June 21 – CONCORD – Faced with rising interest rates and a potential recession, Governor Chris Sununu said the state should spend some of its excess cash to pay for construction projects over the next two years.
Sununu said if re-elected, he would likely recommend spending about $125 million on projects in the next two-year capital budget, which he will present to the Legislative Assembly next February.
“With this $125 million, should all of this be bonded? I don’t think so,” Sununu said during the first of two days of public hearings on state agencies’ capital budget requests.
“We will have excess funds to use cash to minimize the money we typically used to borrow.”
Currently, the state has a revenue surplus of $400 million over forecast, and experts estimate it could reach $450 million by July 1, 2023.
Government borrowing costs, which would be passed on to taxpayers, could be “astronomical if we are not careful”, Sununu said.
The big construction item that won’t be in the next state budget is a new men’s prison to replace the main prison in Concord built in 1878.
The governor said he supports setting aside money in this plan to do a feasibility study on the right size and design of a new facility.
“We will probably need this new prison within the next five years,” Sununu said.
“There could be a cooling in the markets over the next two years, which would make it more affordable.”
Declining prison population
Corrections Commissioner Helen Hanks said the prison population has fallen by 28% over the past 15 years.
Currently, 1,884 inmates are in Concord’s men’s and women’s prisons and a minimum-security men’s prison in Berlin.
Concord Men’s Jail has 1,380 inmates and part of the facility is overcapacity, Hanks said.
“We’re actually in a good position at this point,” Hanks said.
The cost estimate for building a new prison is around $350 million, she said.
The study will examine whether, in addition to replacing Concord Prison, the state should expand Berlin, which has space on the property, Hanks said.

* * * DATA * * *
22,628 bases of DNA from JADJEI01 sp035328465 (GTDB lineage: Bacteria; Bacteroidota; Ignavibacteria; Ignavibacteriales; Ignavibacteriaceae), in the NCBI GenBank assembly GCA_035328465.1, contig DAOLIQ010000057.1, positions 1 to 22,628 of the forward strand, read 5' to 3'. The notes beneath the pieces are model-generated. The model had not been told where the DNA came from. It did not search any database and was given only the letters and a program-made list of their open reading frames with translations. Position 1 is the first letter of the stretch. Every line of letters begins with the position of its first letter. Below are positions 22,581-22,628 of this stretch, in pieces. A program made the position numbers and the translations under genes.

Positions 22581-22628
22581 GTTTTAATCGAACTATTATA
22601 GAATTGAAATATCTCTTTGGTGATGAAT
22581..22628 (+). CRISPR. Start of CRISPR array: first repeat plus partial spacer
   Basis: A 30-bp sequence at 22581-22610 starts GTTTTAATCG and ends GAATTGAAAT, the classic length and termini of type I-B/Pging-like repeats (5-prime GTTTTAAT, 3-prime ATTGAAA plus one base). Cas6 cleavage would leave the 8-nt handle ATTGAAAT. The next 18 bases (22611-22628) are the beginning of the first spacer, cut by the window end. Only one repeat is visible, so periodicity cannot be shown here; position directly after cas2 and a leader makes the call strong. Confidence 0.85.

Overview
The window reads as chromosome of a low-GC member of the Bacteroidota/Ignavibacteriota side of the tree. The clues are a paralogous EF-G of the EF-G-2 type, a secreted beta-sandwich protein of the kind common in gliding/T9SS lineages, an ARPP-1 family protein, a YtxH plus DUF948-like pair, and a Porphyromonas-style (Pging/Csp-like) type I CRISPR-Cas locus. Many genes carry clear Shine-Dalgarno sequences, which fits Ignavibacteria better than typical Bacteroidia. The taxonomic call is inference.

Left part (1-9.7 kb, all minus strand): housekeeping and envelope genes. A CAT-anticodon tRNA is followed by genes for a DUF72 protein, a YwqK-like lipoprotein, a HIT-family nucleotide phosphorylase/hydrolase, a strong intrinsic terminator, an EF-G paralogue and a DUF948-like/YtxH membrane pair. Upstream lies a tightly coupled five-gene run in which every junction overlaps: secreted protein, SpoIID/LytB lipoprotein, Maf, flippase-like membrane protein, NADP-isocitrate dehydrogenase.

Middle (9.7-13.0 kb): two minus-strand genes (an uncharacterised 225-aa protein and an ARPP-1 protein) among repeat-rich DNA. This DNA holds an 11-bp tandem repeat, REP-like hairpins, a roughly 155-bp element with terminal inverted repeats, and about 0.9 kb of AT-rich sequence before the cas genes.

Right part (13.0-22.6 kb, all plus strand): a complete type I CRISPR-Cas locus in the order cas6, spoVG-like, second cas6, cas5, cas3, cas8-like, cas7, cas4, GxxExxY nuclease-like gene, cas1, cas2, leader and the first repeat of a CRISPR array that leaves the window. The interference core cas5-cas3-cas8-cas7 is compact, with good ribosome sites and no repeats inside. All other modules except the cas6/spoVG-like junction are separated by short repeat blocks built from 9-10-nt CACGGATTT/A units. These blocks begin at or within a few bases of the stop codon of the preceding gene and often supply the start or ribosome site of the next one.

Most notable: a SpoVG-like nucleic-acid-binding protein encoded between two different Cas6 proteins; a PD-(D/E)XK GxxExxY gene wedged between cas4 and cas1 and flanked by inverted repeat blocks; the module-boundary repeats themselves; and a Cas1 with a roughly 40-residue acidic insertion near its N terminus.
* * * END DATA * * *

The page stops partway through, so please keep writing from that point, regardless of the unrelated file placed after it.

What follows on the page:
Hanks said the state should prepare to take that step before prisoner advocacy groups sue for a new prison.
“We would always be better off doing it ourselves than having an interest group go to court and ordering us to do it,” Hanks said.
Here are some other requests that agency heads are asking Sununu to include in its proposed capital budget:
— Cannon Mountain Streetcar: The Department of Natural and Cultural Resources notes that the streetcar is over 40 years old and needs to be replaced. It would cost $15.7 million. The agency collects $1.8 million a year in tickets and other revenue from those who climb to the top of the mountain.
—Hampton liquor stores: The State Liquor Commission wants to replace the two factory outlets on either side of Interstate 95. Due to inflation and the cost of materials, the price of this project has risen from 14 million in 2018 to $22.5 million.
—Community colleges: A top system priority is $5.5 million to upgrade Little Hall at New Hampshire Technical Institute and $2.5 million to renovate the Turner Building on the Laconia campus.
—Department of Safety: The agency wants to make $1.5 million in upgrades to its Bell 407 helicopter which is used for a variety of services ranging from aerial rescues to highway speed enforcement.
—Information Technology: Commissioner Denis Goulet said the agency’s top priority is $2.6 million to make system improvements to guard against cyberattacks.
—Department of Energy: Commissioner Jared Chicoine said the state needs to replace software that supports grants under the federal Low-Income Home Heating Assistance and Energy Assistance programs. weatherization. The state’s five anti-poverty or community action programs distribute these grants to eligible families.